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11 records – page 1 of 2.

Characterising the dimensional stability, checking, and permeability of wood containing beetle-transmitted bluestain

https://library.fpinnovations.ca/en/permalink/fpipub1219
Author
McFarling, S.M.
Byrne, Anthony (Tony)
Date
August 2003
Edition
37666
Material Type
Research report
Field
Sustainable Construction
Characterising the Dimensional Stability, Checking, and Permeability of Wood Containing Beetle-Transmitted
Author
McFarling, S.M.
Byrne, Anthony (Tony)
Contributor
Forestry Innovation Investment.
Date
August 2003
Edition
37666
Material Type
Research report
Physical Description
13 p.
Sector
Wood Products
Field
Sustainable Construction
Research Area
Advanced Wood Materials
Subject
Trees
Stain fungal
Stain
Preservatives penetration
Preservatives chromated copper arsenate CCA
Preservatives
Preservation
Pinus contorta
Pinus
Permeability
Penetration
Insects
Series Number
R2003-0133
W-1985
Location
Vancouver, British Columbia
Language
English
Abstract
The major defining characteristic of lumber cut from trees that have been infected with the mountain pine beetle is the extent of fungal bluestain in the sapwood. Forintek Canada Corp. scientists have previously observed that bluestained wood appears to have different dimensional stability characteristics than non-stained wood when subjected to repeated wetting and drying. Bluestained wood has also been reported to show increased permeability, which may make treatment with liquids such as wood preservatives easier. However, no data is available on how bluestained wood resulting from the beetle attack might affect. We therefore identified the need to generate data on the dimensional stability, checking, and permeability characteristics of bluestained wood compared with non-stained wood. To examine dimensional stability, specimens of bluestained and non-stained 2 x 4 in. lumber were subjected to wetting/drying cycles. After 5 and 10 cycles, the amount of bow, crook, cupping, twist, and checking was measured. The permeability of the wood was also determined by weighing end-matched specimens before and after a 1-, 4-, and 24-hour dip or after a pressure treatment cycle with chromated copper arsenate preservative, and then calculating the uptake and preservative retention. The results clearly show that when repeatedly wetted and dried, such as occurs in exterior end uses, bluestained beetle-killed wood is more dimensionally stable (less cupping and twist) and checks less than non-stained sapwood, but is more permeable to water. The stresses appear to be relieved by many micro-checks rather than fewer large checks. Overall, the improved dimensional stability should result in the lumber made from stained wood remaining straighter. Increased permeability of the bluestained wood was confirmed by data showing enhanced chromated copper arsenate (CCA) uptake and penetration. One implication of the stained sapwood treating more readily than non-stained wood is that in batches of preservative-treated wood, the stained wood is liable to be overtreated or the non-stained wood undertreated. As anticipated, bluestain in the sapwood had no effect on the penetration of preservative into the heartwood, the most refractory part of the wood. Treatment with CCA also masked the bluestain by coloring it green. The increased permeability probably also has implications for ease of air or kiln drying and possibly reduced degrade in the kiln.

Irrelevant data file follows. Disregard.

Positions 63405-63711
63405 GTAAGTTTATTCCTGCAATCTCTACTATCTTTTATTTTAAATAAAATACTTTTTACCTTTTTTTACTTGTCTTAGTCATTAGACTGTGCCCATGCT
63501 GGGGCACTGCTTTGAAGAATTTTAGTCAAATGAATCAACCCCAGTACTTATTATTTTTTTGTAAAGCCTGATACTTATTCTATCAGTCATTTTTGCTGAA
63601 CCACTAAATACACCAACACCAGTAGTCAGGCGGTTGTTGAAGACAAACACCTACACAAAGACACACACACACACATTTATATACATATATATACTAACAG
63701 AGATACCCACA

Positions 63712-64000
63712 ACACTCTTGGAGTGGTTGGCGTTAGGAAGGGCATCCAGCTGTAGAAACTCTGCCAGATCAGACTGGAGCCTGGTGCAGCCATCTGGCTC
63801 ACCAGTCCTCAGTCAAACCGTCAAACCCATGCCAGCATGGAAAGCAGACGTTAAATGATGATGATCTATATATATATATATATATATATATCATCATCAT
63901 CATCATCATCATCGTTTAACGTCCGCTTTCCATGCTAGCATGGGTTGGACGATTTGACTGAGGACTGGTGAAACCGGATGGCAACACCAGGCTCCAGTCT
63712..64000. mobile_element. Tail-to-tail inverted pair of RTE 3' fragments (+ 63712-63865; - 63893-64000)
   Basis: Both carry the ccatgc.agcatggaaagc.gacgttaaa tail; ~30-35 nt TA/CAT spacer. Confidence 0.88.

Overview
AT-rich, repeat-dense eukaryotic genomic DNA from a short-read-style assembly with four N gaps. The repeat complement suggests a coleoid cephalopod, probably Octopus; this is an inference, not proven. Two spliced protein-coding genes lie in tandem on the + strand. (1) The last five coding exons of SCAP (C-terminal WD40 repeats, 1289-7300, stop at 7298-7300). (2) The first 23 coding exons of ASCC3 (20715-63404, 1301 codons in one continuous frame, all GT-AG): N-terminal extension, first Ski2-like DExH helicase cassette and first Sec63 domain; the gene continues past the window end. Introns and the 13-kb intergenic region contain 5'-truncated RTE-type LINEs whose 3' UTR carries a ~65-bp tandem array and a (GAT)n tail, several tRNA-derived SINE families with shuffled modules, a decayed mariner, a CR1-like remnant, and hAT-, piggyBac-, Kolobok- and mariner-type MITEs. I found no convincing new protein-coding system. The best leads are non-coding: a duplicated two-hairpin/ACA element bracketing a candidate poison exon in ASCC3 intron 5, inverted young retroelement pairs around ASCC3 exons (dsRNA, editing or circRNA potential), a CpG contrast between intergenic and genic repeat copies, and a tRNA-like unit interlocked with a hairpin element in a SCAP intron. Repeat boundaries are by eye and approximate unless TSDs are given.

Insects - Attack on trees
Stains - Fungal
Pinus contorta Dougl. var. latifolia - Defects
Preservatives - Permeability
Preservatives - Penetration
Pinus contorta Dougl. var. latifolia - Preservation
Preservatives - Chromated copper arsenate (CCA)
Defects
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Controlling moisture permeability of OSB

https://library.fpinnovations.ca/en/permalink/fpipub39383
Author
Ganev, S.
Date
January 2006
Material Type
Research report
Field
Wood Manufacturing & Digitalization
Project No. 3644 Controlling Moisture Permeability of OSB
Author
Ganev, S.
Date
January 2006
Material Type
Research report
Physical Description
42 p.
Sector
Wood Products
Field
Wood Manufacturing & Digitalization
Research Area
Advanced Wood Manufacturing
Subject
Strands
Permeability
OSB
Oriented strandboard
Orientation
Series Number
3644
E-4727
Location
Québec, Québec
Language
English
Abstract